While it started as a research project, we actually developed a kind of friendship through our letters and writing. When Ron got out of prison (through a legal loop hole), I got to meet him in person. We spent New Year’s weekend together at his home in Maryland my senior year in high school.  He died about 6 months after that of cancer.

I wasn’t a Christian when I first started writing wrong, but became one during that time. In our letters we talked a lot about religion, spirituality, race, politics and life. He also wasn’t a believer when we started talking, but became one before his death.

I learned a lot from Ron… about failure, redemption, grace, second chances — as well as things about writing and media and social policy.

I remember that Ron was the first person I ever came out to, as a sophomore in high school.  I figured that (a) I was never going to actually meet him (after all, he had a life sentence without parole), and (b) he was a murderer living with rapists and thieves and all-around bad people… so how judgmental could he be with me?

He wasn’t judgmental at all. I still remember his response: “Some people like vanilla and some like chocolate — and how will you know until you try both.”

I am not 100% sure exactly what that means nor that it is good advice to a 15 year old… but I experienced grace and acceptance through it.

Anyway, in a strange way, Ron was a pretty influential guy in my life and I am thankful for that. I think he coached me in the centrality of grace, compassion and the idea that everyone has a story… and it is more than what you think it is.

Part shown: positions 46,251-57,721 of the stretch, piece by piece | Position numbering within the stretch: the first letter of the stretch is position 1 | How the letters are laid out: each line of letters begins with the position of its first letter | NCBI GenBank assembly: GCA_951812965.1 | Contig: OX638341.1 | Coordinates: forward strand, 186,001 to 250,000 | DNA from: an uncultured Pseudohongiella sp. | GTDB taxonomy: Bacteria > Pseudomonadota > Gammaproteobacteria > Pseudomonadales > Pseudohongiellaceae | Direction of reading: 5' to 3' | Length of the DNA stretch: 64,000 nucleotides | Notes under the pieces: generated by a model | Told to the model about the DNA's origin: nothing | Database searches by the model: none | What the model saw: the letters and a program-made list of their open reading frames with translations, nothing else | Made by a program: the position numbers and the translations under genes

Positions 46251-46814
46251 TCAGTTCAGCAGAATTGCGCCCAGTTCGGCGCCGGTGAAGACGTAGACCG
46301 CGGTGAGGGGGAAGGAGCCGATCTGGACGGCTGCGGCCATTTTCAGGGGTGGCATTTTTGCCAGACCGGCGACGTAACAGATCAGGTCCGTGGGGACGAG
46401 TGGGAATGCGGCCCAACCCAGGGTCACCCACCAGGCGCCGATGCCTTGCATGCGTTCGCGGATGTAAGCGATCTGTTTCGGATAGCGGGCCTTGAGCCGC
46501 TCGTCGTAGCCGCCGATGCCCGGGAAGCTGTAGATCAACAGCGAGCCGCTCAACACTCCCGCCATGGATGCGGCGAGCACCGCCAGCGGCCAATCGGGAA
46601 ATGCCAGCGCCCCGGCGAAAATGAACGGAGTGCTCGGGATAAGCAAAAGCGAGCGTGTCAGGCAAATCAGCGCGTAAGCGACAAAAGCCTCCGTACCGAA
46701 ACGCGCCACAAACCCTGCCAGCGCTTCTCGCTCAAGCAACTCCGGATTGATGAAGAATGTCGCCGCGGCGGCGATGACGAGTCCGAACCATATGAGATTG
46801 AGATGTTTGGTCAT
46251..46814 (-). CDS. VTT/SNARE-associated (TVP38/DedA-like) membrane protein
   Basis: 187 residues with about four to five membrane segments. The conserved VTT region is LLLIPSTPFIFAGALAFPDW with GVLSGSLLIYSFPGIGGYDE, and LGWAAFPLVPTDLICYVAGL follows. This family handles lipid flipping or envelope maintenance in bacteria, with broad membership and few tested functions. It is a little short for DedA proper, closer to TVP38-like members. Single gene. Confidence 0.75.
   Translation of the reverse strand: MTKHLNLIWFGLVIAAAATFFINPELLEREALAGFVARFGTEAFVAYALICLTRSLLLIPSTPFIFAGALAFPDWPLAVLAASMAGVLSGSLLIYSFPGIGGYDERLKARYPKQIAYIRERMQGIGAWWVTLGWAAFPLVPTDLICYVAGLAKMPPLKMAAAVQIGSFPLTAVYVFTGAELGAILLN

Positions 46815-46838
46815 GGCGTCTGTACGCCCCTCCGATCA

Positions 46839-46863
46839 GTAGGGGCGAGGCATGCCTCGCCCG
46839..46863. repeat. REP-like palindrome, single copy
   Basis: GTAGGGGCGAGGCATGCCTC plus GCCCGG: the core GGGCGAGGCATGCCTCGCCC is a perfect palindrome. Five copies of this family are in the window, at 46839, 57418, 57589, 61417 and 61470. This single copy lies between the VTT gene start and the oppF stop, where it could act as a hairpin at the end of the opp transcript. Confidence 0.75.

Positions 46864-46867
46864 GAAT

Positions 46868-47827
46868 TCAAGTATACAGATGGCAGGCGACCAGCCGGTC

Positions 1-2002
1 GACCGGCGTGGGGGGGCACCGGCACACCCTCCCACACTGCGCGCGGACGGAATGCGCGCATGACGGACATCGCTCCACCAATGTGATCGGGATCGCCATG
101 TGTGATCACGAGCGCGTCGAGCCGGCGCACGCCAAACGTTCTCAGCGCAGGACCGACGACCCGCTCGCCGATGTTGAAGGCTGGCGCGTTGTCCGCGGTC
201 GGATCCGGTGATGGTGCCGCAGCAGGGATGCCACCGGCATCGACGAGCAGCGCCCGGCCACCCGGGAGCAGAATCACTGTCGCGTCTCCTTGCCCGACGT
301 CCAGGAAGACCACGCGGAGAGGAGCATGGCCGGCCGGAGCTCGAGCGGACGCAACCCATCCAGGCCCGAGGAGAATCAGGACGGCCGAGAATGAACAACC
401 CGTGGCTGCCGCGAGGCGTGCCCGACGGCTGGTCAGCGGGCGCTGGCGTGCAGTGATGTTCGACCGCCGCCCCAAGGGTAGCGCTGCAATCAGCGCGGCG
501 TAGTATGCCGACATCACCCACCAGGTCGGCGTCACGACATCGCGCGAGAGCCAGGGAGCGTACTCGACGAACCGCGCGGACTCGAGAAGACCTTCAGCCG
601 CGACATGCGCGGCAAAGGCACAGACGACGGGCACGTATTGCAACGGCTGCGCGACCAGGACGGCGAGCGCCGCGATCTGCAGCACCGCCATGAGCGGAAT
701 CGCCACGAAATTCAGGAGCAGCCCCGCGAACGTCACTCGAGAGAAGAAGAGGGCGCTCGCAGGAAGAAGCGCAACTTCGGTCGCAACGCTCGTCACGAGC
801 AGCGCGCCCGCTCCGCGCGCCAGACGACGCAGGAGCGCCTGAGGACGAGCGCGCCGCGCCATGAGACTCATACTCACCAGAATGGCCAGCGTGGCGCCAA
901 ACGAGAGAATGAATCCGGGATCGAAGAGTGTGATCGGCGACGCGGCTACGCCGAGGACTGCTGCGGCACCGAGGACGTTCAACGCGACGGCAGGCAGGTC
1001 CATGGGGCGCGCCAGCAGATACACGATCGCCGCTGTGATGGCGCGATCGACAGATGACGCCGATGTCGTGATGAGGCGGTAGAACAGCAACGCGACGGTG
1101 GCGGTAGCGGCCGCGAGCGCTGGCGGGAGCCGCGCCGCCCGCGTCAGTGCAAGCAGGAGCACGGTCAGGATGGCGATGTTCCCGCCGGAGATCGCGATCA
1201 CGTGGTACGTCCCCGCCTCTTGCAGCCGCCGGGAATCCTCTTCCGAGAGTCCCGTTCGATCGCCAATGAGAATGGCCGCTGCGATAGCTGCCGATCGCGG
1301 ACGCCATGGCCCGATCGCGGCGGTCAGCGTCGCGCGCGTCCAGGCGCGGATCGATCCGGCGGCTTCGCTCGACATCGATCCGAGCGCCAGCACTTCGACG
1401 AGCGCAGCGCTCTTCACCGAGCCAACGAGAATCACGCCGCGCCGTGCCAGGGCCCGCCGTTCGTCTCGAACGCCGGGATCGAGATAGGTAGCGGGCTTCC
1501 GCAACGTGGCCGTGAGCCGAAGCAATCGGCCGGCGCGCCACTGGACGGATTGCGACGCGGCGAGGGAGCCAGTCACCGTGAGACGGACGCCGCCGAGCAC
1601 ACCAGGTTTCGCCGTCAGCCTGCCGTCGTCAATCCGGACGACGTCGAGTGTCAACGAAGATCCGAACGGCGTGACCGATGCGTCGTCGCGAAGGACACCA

Those are lessons I carried into ministry and carry today. 

I also learned another good lesson from Ron: Good people do bad things and bad people do good things.

Or in other words, WE ARE ALL A MIXED BAG.

Ron taught me never to dismiss a person or allow their greatest failures to define them. I hold to that lesson today.

Thanks Ron!

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Posted by on May 27, 2010 in Uncategorized


The Temptation to Bail

Yesterday I noted that I am spending a lot of time lately with some interesting folks — dealers, addicts, prostitutes and prisoners (and some of the folks I have been hanging with are all four of those!)

Some I just hang with… others are becoming real friends. They often know my story and we talk a lot about Jesus and the Gospel. I am not their mommy or case-worker, but I do hope as their friend that they take steps towards God and out of some of the crap they are stuck in (and that is my prayer for you too… and myself!) 

And I like these folks. I’m not a martyr for hanging out with them. They are fun, have great stories, and are real people. They also have a lot of hurt and crap and brokenness in their lives.

And sometimes being involved as a friend is really hard… and messy… and uncomfortable.

And sometimes I want to bail to where it is safe and respectable and predictable.

Sometimes it is easier to pontificate about people than to actually love people.

Sometimes I wish I could get back to the protected space of a pastor’s office… say nice safe prayers… talk about the radical love of Jesus… but not have to do much about it.

Sometimes I want to bail.

And often that is what makes sense. To reasonable people.

But I am learning that the guy I follow and surrender my life to is not always (or often) reasonable.

He is passionate, wild, crazy, irresponsible, unpredictable and frankly, dangerous to be around.

And so I don’t bail… because he doesn’t bail… on me or them.

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Posted by on May 26, 2010 in Uncategorized